- White pepper
- Veined cheeses (may be created with molds that could be of bread origin)
- Boullion cubes or powder (artificial color)
- Mustards - unless stated “gluten-free”
- Sweets, such as cakes, pastries, cookies , candies, muffins, chocolate unless noted “gluten free” on label
- MSG (Monosodium Glutamate) - flavor enhancers
- Glutamic Acid & Monopotassium Glutamate- flavor enhancers
- Buy good ingredients.
- Buy organic whenever possible especially produce on the “The Dirty Dozen” list
- Limit pesticide exposure.
- Don’t purchase packaged, frozen, or canned foods except for tuna, some beans and coconut milk.
- Always eat before you go to a party so you do not experience hunger pangs.
- Always carry a snack with you when you go out in case your plans change and you cannot find anything to eat.
- Be cautious to accept someone’s word that the food they are offering is gluten-free unless you are really sure.
- Do not be tempted just because you are feeling better, to assume you are cured! Be warned - if your body has just started to recover, it will be even more sensitive to the food and the reaction will be dramatic.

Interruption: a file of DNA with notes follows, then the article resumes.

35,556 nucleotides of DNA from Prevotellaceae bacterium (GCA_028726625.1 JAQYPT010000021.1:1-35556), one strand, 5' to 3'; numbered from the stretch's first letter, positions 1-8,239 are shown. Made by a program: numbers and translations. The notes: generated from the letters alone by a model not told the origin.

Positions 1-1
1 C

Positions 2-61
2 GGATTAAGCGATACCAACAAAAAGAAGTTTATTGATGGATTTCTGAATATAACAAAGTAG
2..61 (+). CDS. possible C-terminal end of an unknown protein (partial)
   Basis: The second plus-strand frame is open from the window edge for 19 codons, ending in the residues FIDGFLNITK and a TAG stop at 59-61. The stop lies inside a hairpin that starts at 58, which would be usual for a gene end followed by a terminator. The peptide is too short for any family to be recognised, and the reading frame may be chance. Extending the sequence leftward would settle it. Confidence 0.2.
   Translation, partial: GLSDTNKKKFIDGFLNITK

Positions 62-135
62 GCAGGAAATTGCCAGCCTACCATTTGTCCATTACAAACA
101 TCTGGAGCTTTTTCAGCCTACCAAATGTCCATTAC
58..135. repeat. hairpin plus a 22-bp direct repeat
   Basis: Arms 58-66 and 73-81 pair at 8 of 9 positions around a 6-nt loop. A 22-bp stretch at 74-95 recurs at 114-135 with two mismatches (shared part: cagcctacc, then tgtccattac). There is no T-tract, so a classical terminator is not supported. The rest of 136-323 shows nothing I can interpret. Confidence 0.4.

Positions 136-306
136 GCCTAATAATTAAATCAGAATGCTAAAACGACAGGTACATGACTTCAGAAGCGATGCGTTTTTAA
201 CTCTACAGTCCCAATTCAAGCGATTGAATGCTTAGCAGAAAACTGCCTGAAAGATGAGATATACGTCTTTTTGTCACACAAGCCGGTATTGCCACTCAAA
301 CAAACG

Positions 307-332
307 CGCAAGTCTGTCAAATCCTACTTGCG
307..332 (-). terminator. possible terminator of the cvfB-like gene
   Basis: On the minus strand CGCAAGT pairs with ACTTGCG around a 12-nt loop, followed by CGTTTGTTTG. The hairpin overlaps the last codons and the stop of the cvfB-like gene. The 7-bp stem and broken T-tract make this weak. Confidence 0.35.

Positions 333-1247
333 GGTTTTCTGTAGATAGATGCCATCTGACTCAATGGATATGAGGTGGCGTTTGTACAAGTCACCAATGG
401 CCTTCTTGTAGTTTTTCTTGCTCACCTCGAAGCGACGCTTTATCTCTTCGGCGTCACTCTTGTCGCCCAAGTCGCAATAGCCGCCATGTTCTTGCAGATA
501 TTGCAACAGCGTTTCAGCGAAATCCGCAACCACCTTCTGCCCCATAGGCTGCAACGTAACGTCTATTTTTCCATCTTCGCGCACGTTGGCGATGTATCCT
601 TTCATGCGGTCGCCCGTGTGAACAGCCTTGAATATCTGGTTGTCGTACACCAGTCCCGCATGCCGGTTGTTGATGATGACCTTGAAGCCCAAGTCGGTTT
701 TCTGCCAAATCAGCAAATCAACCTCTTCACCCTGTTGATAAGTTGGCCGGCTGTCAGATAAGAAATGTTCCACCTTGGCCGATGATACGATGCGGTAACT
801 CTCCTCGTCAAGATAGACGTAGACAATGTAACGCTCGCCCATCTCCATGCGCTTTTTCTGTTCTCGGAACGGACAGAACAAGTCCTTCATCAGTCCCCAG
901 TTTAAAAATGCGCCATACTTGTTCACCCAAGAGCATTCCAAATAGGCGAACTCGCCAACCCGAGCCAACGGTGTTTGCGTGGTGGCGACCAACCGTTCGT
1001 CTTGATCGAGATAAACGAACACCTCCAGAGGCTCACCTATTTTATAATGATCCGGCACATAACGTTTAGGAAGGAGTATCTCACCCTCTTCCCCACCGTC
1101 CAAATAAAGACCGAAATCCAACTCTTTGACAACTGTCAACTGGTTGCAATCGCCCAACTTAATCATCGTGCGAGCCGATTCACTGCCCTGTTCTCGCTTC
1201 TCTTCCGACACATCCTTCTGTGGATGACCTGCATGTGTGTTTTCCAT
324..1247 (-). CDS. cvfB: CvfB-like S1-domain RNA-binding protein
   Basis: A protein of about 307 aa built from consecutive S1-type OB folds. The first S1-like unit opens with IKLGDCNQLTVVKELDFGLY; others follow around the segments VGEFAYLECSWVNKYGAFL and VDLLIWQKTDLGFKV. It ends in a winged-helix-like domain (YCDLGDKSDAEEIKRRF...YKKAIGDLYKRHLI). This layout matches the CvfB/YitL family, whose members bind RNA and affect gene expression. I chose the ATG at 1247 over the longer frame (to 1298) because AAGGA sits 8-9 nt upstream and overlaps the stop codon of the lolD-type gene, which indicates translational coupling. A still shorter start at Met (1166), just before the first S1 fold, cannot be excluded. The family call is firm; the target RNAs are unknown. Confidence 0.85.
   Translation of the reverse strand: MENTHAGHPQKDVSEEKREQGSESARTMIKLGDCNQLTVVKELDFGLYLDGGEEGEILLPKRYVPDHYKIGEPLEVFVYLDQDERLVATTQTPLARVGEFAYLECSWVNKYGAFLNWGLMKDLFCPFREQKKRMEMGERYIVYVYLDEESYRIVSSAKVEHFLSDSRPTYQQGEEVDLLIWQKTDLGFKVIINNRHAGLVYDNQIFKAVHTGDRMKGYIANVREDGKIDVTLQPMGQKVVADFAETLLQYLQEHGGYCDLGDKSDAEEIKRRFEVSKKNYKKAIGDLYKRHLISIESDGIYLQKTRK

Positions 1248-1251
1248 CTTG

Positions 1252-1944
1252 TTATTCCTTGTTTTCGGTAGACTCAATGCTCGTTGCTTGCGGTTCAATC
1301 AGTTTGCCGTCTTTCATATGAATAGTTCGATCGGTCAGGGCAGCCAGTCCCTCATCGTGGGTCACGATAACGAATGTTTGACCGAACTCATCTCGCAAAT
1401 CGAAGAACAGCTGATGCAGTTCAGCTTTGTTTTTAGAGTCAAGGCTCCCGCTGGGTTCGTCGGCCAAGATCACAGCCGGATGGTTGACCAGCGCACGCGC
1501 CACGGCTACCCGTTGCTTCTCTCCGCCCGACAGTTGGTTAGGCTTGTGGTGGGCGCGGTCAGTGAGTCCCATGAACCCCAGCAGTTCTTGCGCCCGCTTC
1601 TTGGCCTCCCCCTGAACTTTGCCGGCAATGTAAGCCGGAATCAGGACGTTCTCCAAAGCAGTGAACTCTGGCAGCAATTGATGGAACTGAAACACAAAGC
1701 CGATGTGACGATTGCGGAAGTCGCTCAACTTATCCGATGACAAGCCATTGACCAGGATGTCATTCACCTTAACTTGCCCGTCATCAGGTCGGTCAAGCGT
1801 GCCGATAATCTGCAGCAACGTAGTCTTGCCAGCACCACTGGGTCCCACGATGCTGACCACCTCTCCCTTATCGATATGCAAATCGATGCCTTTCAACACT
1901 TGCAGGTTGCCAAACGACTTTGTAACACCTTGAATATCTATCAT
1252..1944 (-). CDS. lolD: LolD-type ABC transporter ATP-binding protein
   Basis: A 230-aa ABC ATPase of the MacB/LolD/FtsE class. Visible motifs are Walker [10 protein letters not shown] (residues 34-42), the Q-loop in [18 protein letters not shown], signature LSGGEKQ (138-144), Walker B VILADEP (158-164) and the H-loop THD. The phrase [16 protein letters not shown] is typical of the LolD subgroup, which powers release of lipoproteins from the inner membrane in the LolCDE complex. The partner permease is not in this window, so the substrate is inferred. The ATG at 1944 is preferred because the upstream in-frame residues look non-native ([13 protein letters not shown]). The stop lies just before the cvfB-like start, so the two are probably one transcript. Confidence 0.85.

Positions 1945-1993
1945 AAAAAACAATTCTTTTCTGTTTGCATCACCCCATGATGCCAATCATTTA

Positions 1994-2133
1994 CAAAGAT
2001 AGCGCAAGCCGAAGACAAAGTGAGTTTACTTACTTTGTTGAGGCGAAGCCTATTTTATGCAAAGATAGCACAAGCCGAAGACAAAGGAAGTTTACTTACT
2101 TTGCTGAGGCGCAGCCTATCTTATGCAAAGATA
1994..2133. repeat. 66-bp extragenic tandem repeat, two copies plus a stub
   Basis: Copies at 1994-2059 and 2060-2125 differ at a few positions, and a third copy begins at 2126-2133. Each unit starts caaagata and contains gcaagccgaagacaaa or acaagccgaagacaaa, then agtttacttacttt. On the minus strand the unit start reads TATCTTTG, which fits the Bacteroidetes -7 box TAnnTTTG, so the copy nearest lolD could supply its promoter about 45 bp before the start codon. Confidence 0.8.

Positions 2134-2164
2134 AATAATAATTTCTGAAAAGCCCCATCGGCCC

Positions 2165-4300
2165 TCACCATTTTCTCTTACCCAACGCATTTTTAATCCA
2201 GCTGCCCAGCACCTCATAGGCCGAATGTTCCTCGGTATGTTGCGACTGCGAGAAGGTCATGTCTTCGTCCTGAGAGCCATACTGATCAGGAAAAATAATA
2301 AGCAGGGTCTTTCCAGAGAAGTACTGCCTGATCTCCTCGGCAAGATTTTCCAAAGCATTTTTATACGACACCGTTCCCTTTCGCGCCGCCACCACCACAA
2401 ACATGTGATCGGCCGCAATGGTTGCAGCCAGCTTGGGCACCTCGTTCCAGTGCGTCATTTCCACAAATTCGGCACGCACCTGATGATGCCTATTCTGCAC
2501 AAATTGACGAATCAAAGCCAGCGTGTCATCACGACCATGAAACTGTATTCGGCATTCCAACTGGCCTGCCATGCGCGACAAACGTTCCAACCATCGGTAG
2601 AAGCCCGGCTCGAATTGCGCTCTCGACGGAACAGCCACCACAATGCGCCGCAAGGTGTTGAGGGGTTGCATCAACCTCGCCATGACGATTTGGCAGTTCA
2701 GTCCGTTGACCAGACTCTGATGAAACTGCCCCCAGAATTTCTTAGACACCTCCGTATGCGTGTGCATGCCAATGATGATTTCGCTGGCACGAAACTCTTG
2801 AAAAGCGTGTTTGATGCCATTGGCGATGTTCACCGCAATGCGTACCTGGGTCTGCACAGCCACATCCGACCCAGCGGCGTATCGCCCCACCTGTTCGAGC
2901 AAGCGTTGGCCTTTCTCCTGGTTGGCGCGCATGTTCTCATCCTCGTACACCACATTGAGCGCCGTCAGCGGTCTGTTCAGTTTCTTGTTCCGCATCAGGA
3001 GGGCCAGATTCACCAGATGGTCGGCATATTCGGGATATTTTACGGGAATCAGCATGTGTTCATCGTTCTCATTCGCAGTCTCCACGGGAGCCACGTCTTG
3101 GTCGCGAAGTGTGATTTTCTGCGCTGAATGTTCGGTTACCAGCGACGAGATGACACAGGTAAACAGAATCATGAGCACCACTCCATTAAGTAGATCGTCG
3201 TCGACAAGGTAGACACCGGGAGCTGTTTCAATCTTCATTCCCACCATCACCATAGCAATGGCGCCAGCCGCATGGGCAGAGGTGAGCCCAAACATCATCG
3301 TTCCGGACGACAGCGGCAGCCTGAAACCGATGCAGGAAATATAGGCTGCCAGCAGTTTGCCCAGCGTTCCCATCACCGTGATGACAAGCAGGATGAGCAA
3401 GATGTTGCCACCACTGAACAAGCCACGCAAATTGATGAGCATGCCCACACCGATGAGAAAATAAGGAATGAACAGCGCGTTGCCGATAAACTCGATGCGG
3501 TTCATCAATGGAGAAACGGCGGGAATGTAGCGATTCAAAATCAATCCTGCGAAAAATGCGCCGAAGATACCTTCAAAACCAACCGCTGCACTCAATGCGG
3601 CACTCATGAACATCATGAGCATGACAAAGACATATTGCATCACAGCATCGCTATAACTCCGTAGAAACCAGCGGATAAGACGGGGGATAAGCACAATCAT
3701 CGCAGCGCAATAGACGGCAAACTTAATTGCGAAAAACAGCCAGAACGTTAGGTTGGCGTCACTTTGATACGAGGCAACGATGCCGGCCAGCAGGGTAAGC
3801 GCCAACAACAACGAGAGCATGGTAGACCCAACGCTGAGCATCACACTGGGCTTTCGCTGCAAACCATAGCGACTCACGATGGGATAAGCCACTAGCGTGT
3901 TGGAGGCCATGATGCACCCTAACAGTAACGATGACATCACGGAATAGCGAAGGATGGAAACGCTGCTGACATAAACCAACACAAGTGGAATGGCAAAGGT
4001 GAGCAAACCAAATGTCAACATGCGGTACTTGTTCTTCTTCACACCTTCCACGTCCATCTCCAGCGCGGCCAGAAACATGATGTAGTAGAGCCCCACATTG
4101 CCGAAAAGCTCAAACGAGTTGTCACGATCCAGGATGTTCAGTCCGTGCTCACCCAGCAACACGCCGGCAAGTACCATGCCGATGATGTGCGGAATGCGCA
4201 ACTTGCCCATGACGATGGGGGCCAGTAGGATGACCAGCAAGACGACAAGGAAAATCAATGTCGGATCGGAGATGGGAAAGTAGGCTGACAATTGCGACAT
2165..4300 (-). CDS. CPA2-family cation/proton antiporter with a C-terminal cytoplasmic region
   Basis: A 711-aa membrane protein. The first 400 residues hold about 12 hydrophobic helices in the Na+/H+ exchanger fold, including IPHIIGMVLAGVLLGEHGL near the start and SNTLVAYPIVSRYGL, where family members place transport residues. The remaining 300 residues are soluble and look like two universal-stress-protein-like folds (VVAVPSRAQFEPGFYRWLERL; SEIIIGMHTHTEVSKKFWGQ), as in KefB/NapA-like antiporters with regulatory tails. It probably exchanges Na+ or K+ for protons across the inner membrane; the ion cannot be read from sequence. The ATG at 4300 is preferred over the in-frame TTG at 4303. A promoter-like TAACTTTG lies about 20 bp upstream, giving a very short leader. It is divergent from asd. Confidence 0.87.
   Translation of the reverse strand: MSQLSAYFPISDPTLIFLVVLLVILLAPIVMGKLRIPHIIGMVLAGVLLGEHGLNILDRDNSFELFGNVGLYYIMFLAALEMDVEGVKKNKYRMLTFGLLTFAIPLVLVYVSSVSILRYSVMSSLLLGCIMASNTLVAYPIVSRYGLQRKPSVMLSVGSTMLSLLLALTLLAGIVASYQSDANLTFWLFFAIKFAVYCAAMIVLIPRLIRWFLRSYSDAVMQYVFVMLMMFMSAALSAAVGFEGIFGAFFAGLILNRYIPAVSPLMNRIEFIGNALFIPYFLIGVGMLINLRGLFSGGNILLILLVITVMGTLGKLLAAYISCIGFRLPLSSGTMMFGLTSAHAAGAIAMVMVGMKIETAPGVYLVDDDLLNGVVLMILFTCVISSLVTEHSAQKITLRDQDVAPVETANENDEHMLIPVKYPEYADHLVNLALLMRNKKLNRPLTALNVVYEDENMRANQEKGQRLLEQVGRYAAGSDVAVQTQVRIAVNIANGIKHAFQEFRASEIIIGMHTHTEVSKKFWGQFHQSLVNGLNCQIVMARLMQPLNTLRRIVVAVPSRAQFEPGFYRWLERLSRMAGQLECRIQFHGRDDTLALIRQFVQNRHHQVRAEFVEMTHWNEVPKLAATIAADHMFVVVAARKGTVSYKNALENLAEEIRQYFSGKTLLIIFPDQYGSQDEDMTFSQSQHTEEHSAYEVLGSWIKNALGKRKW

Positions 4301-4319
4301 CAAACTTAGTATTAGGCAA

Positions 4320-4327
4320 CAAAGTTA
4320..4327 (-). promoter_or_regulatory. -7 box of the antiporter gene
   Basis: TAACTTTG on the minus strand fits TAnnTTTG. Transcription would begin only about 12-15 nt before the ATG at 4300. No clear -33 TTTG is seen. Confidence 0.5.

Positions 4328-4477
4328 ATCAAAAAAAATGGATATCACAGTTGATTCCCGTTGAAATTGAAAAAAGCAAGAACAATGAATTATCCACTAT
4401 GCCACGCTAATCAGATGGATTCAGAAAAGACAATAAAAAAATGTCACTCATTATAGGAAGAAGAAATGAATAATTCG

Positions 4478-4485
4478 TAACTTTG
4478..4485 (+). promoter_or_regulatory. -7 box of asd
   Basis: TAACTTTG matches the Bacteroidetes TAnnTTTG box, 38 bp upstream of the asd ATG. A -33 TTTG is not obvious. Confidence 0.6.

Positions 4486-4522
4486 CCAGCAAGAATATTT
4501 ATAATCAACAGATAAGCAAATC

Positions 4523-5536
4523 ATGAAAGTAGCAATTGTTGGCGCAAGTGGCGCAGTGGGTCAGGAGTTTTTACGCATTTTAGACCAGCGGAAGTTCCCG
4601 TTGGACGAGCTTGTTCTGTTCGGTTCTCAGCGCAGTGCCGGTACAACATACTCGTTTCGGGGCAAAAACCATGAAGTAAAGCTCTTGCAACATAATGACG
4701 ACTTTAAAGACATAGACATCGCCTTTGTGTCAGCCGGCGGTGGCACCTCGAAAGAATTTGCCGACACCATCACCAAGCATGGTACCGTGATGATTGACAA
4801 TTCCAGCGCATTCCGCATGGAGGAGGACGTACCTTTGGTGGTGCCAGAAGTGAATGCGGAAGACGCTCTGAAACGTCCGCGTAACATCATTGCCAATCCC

Transitioning to a Gluten Free Life
Get educated. There is on-line help, books, support groups, our office, etc. You are not alone!
Clean your kitchen. If the whole family is going gluten free, give away your non gluten-free food. If it is only part of your family, get out labels and start marking what is gluten- free.
Learn how to shop and where to shop. Start reading labels and looking for hidden sources of gluten in processed foods.
Discuss your needs with your family and friends. Notify them that you are living gluten-free. Let them know so when you plan to get together there are gluten-free options.
Transition away from your normal day-to-day diet.
Be a conscious eater! Think about your food choices and be aware that these decisions are leading you toward a healthier life.( Many individuals with a gluten intolerance may have reactions to other grains as well, so be aware of such a possibility.)
Go to restaurants that provide gluten-free options. Always tell the waiter that you are gluten-free so he can notify the chef. Many restaurants will customize a dish for you if they know. And be aware that when eating at restaurants that do not have gluten-free menus, there are many foods contrary to your expectations that may contain gluten. Be sure to check with your server and if they don’t know, have them ask the chef. Your health is important!
Enjoy this journey to a healthier life!